EX CHIEF EXECUTIVE: COURT SERVICES.
LETTER SENT TO MR. HUEBNER, ON DECEMBER 15, 1997, WITH
FURTHER COPIES SENT TO HIM ON JANUARY 2, AND FEBRUARY 7.
The Chief Executive,
The Court Service,
105 Victoria Street,
London, SW1E 6QT.
15th December 1997
For the personal attention of Mr. Huebner
Dear Mr. Huebner,
RE: INTERCEPTION OF PETITION BUNDLE & CORRESPONDENCE, SENT FOR THE ATTENTION OF THE LORD CHANCELLOR, AND THE SECRETARY OF STATE, AT THE HOME OFFICE.
In my letter to you of the 3rd December, I informed you that it was my intention, at that time, to write only one more letter to you personally and I still hope that this letter will be the last one.
I refer to that letter of the 3rd December; the Rt. Hon. John Prescott's letter to you of the 15th October; your reply to him of the 13th November and to your reply, through Graham Collins, of the 19th December, to my letter of the 3rd December.
Your letter, to Mr. Prescott stated categorically, that you were prepared to put my letters (of formal complaint) and my manuscript, before the Lord Chancellor. My letter to you of the 3rd December specifically requested you to put my complaints against Judge Simpson and my manuscript, before him and then, in stark contrast, your reply to me, through Mr. Collins, in his letter of the 9th December states that he will ensure that my letter is passed on to the Lord Chancellor's Department and not personally to the Lord Chancellor and the Department is already in possession of the documents, as Mr. Collins confirmed, by phone.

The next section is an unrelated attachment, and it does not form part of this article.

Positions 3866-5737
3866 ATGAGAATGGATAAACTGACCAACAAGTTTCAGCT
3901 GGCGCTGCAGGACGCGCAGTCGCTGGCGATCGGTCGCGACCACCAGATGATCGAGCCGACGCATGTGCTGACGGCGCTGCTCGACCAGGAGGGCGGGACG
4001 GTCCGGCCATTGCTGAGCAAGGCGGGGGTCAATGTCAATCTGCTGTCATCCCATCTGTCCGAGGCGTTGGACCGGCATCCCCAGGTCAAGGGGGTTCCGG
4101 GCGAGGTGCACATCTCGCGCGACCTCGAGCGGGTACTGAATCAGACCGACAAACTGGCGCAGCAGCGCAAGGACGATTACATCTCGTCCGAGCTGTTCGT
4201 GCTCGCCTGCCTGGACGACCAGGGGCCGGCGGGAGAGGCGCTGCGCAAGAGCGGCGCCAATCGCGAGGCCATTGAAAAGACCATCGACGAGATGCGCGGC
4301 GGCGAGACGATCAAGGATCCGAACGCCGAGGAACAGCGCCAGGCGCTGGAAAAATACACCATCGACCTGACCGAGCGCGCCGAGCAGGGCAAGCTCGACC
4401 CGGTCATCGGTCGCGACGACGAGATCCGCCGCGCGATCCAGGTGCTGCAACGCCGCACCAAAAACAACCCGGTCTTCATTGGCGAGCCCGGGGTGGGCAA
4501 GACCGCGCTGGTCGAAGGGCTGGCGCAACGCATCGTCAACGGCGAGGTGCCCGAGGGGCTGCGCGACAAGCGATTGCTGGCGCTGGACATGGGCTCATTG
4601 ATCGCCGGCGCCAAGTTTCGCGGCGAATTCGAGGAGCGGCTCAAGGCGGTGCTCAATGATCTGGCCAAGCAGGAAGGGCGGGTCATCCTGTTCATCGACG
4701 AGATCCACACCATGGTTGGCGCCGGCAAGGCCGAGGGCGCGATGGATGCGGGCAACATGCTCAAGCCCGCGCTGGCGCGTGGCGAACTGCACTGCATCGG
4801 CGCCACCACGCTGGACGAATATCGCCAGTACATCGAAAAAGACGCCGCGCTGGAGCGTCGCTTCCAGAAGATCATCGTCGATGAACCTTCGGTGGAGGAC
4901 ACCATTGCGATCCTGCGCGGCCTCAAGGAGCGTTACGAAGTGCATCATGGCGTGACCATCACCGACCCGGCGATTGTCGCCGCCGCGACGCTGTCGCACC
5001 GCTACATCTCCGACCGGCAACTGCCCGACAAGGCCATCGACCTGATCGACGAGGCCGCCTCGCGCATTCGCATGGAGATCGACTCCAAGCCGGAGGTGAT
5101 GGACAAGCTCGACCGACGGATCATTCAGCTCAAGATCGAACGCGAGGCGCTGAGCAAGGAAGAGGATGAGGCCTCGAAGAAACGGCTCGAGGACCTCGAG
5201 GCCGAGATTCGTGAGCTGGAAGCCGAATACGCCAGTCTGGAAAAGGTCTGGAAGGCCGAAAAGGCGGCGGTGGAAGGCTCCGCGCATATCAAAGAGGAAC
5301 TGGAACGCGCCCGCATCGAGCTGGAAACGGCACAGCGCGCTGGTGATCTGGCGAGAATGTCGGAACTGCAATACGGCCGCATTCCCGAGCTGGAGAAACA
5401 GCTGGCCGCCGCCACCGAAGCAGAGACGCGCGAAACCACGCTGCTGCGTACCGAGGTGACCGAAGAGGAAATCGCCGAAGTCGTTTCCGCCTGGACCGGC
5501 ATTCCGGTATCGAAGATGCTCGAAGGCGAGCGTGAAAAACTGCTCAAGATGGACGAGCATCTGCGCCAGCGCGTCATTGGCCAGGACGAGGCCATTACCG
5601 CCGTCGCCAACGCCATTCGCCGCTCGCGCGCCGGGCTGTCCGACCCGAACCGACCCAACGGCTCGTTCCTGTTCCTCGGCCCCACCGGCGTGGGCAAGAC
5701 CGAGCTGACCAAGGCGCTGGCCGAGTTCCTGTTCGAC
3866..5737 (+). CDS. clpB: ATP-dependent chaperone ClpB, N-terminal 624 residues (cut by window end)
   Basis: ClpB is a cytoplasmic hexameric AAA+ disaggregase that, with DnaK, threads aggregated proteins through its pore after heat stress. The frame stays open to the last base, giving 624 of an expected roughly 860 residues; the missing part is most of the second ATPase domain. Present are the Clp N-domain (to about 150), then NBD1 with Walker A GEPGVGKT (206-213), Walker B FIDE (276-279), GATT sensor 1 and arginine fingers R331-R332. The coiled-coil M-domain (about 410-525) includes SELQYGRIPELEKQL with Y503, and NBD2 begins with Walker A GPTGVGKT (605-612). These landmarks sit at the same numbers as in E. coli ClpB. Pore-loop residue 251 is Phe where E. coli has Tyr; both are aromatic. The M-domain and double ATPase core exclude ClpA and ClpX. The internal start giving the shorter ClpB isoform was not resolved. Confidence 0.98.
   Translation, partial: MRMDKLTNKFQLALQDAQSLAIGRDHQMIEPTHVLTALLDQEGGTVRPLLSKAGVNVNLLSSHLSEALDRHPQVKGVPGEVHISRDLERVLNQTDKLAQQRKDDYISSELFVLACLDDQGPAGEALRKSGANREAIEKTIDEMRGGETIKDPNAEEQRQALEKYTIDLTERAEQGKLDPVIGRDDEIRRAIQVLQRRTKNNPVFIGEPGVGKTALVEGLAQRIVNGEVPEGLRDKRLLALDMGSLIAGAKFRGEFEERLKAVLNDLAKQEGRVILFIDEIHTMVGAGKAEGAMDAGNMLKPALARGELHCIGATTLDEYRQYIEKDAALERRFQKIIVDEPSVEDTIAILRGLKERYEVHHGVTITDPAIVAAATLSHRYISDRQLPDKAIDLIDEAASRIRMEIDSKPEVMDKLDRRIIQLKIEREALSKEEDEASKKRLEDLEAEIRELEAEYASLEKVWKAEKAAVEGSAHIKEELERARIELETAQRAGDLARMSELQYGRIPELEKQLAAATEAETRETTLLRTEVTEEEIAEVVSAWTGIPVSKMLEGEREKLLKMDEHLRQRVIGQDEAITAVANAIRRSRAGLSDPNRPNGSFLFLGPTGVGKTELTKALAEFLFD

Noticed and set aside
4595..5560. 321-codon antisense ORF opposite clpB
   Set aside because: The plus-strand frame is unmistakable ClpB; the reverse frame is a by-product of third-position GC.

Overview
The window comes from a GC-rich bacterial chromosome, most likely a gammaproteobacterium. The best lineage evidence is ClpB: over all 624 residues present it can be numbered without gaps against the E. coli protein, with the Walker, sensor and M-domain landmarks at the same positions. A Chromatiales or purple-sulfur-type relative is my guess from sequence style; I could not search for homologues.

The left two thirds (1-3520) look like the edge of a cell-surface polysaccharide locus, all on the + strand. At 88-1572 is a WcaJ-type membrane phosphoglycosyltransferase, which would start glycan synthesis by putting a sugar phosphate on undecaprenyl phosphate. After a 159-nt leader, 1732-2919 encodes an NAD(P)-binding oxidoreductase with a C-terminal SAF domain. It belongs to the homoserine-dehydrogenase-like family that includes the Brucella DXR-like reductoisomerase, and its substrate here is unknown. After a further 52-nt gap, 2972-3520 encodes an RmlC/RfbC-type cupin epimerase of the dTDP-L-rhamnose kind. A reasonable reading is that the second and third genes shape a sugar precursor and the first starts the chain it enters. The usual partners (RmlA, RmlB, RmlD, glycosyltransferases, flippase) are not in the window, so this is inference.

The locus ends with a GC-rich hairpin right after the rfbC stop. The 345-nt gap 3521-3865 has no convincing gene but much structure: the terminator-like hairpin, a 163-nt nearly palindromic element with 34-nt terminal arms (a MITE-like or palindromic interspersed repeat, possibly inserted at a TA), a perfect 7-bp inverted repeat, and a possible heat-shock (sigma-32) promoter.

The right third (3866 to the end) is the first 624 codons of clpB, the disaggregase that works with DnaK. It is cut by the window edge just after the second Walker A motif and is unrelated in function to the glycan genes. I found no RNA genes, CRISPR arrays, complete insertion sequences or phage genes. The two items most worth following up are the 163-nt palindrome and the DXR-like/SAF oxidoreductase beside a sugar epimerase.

My complaints, and manuscript, have been kept from the attention of the Lord Chancellor and it seems, that you are going to continue to keep them from his attention for as long as you can, despite your agreement. Why is that, please explain?
Paragraph 2, of my letter, of the 3rd December, informed you
that my petition, addressed to the Home Secretary, had been intercepted
and passed on to your Department, who is a party to my allegation of a
miscarriage of justice and it is therefore not surprising that my manuscript,
letters of complaint and petition, have been intercepted and are now in
your possession and it seems that a substitute petition has not reached
its intended destination, so I ask you once more, to ensure
that my complaints and manuscript, are put before the Lord Chancellor without further delay and to return my petition to the Home Secretary, because it is a matter for him to decide upon. (note - I am informed that civil petitions are no longer considered by the Home Secretary) I note from your letter to the Rt. Hon. John Prescott, your hope that I do not view the absence of a reply from you personally, as being discourteous and that is now a forlorn hope, because the manner in which you
have refused to answer personally, my concerns expressed in my letter of the 3rd December, sent to you personally, I view as something far more sinister than mere discourtesy. That letter to you, as you know, drew your attention to items of correspondence that have been intercepted, including my petition alleging a miscarriage of justice and you have now involved Mr. Collins, by getting him to